While in Japan, I got the biggest kick out of the times I complimented a Japanese on their English speaking abilities. They just loved hearing that they spoke English well. I was really surprised at their joy in the compliment.
At one point, my sister, niece, and baby Jack were in a bus depot waiting for our tourist bus to take us on a tour of Tokyo (this was before the earthquake). I was following 16-month-old Jack around the station and with his red hair he always received admiring glances and the Japanese, who love babies and children, loved coming up to him and talking to him.
One woman spoke to him in English and we struck up a little conversation. I said to her, “You speak very good English” and she did indeed!
You’d thought I just handed her a thousand yen bill. She began bowing and grinning from cheek to cheek. She thanked me profusely as she bowed and explained that she had lived in Northern California for two years while her husband worked there. She was very dismissive of her abilities saying, “Oh, but I don’t speak well; I have so much to learn.”
But I assured her she spoke very well and was very understandable. Again, she dismissed it and kept bowing and grinning. I think my offer turned into a million yen bill, from her reaction. I loved it. I had made her day. Her joy made me smile.
I found this same kind of dismissive humility wherever we went. I suppose I could delve into the cultural reasons for these reactions (if I knew enough), but it spoke to me regardless of the humility we are supposed to have. Romans 12:3: “For through the grace given to me I say to everyone among you not to think more highly of himself than he ought to think; but to think so as to have sound judgment, as God has allotted to each a measure of faith” (NASB).
I’ve always appreciated that verse as having keys to true godly humility:
1. Everything we are good at, or have accomplished, or have exhibited in godly behavior, comes from God’s grace. It’s all about Him. It’s His gift and not of ourselves. When we are weak, He is strong. So many biblical principles point to us having nothing of value; it’s all due to His gracious empowerment within us.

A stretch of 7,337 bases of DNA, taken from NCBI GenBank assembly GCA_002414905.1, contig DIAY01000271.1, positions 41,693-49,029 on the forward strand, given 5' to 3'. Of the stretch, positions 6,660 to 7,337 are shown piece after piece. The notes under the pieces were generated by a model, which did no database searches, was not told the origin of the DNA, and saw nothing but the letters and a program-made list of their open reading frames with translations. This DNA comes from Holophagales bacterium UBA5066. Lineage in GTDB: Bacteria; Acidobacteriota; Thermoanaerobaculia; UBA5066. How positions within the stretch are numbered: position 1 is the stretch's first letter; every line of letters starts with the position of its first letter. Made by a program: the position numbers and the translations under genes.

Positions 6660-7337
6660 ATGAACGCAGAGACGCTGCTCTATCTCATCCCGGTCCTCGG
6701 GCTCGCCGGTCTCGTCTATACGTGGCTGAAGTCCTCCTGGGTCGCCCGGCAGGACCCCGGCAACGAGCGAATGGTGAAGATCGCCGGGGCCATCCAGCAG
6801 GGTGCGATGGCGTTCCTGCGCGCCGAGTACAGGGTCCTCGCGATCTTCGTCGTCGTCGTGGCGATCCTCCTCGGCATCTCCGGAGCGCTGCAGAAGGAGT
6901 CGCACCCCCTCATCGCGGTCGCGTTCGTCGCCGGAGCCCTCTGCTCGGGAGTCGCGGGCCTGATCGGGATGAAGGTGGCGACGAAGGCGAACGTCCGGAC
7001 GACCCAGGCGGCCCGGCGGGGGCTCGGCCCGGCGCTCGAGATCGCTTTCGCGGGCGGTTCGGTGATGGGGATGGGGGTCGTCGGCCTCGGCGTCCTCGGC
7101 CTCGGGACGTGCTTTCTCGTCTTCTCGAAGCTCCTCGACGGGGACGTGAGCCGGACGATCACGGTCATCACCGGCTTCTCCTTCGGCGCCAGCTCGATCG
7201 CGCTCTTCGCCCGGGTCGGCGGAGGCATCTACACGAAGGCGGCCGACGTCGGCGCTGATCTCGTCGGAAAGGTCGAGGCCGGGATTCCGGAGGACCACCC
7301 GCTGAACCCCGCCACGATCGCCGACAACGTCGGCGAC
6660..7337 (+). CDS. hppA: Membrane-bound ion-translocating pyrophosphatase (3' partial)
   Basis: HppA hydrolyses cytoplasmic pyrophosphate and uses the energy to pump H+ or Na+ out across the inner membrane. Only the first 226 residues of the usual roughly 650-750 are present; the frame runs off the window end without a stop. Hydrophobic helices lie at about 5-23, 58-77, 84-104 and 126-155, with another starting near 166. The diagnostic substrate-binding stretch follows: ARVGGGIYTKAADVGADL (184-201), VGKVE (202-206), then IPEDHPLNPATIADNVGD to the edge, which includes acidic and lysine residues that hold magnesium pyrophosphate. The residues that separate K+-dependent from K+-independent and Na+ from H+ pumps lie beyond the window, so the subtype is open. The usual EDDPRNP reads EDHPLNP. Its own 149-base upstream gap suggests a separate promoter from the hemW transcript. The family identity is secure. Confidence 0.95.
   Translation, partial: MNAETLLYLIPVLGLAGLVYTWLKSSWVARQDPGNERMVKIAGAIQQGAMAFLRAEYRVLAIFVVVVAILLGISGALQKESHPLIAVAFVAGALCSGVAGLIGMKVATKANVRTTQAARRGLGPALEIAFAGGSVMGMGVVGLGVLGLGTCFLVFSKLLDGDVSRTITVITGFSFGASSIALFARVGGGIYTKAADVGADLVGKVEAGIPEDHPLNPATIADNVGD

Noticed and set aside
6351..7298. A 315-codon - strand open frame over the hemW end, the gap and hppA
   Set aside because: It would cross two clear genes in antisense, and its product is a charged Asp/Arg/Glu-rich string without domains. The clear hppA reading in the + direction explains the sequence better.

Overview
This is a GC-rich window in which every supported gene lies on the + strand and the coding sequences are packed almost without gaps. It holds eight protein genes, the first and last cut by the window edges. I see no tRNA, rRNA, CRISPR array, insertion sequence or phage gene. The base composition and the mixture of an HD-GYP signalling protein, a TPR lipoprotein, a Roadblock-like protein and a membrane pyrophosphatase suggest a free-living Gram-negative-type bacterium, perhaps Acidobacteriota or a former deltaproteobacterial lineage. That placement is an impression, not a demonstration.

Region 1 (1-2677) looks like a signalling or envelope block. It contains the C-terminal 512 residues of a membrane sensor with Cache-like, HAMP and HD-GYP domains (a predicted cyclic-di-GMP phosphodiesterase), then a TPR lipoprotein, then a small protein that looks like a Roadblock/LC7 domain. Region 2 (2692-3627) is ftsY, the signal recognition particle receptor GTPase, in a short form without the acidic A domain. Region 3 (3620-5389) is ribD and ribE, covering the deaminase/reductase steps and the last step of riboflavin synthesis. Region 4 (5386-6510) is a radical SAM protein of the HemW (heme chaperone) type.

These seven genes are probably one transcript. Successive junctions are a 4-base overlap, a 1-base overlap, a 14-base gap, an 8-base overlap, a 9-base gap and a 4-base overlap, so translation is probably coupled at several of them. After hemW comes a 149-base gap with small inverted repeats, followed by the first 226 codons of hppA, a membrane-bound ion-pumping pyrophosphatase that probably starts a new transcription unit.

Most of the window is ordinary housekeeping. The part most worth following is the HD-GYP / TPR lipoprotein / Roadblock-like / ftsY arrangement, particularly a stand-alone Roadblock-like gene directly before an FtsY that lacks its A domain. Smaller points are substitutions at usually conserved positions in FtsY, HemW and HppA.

2. There’s nothing wrong with acknowledging those very works of God. Just don’t think there’s more than there really is. The Apostle Paul doesn’t say, “Don’t ever think highly of yourself.” He says, “Don’t think more highly than you should.”
3. Have sound judgment when thinking about yourself. The Message says it this way: ” The only accurate way to understand ourselves is by what God is and by what he does for us, not by what we are and what we do for him.”
I don’t know the motives of the Japanese woman in her humility, but I can evaluate my own heart and whether I’m thinking rightly and soundly and truthfully about myself , especially when someone gives me a compliment. For a long time, I thought humility meant demeaning and refusing someone’s compliment. Invariably, the person felt like they had to say something more complimentary to convince me to accept their compliment. Inadvertently I was encouraging them to praise me even more and make it all about me!
Although it felt awkward and still does, I’ve learned to say, “thank you” instead. That way they don’t have to go on and on trying to get me to accept their compliment. I could accept what they sincerely said and thank God for whatever or however He had moved in my life that He would shine. And as appropriate, give Him the credit.
You and I can have a godly and healthy opinion about ourselves. It’s only through God’s view of us as we are “in Christ.” What a relief to make it all about Him! That way we don’t have to live up to our inflated reputations. He gets the praise and we stand by grinning, just like that precious little Japanese woman.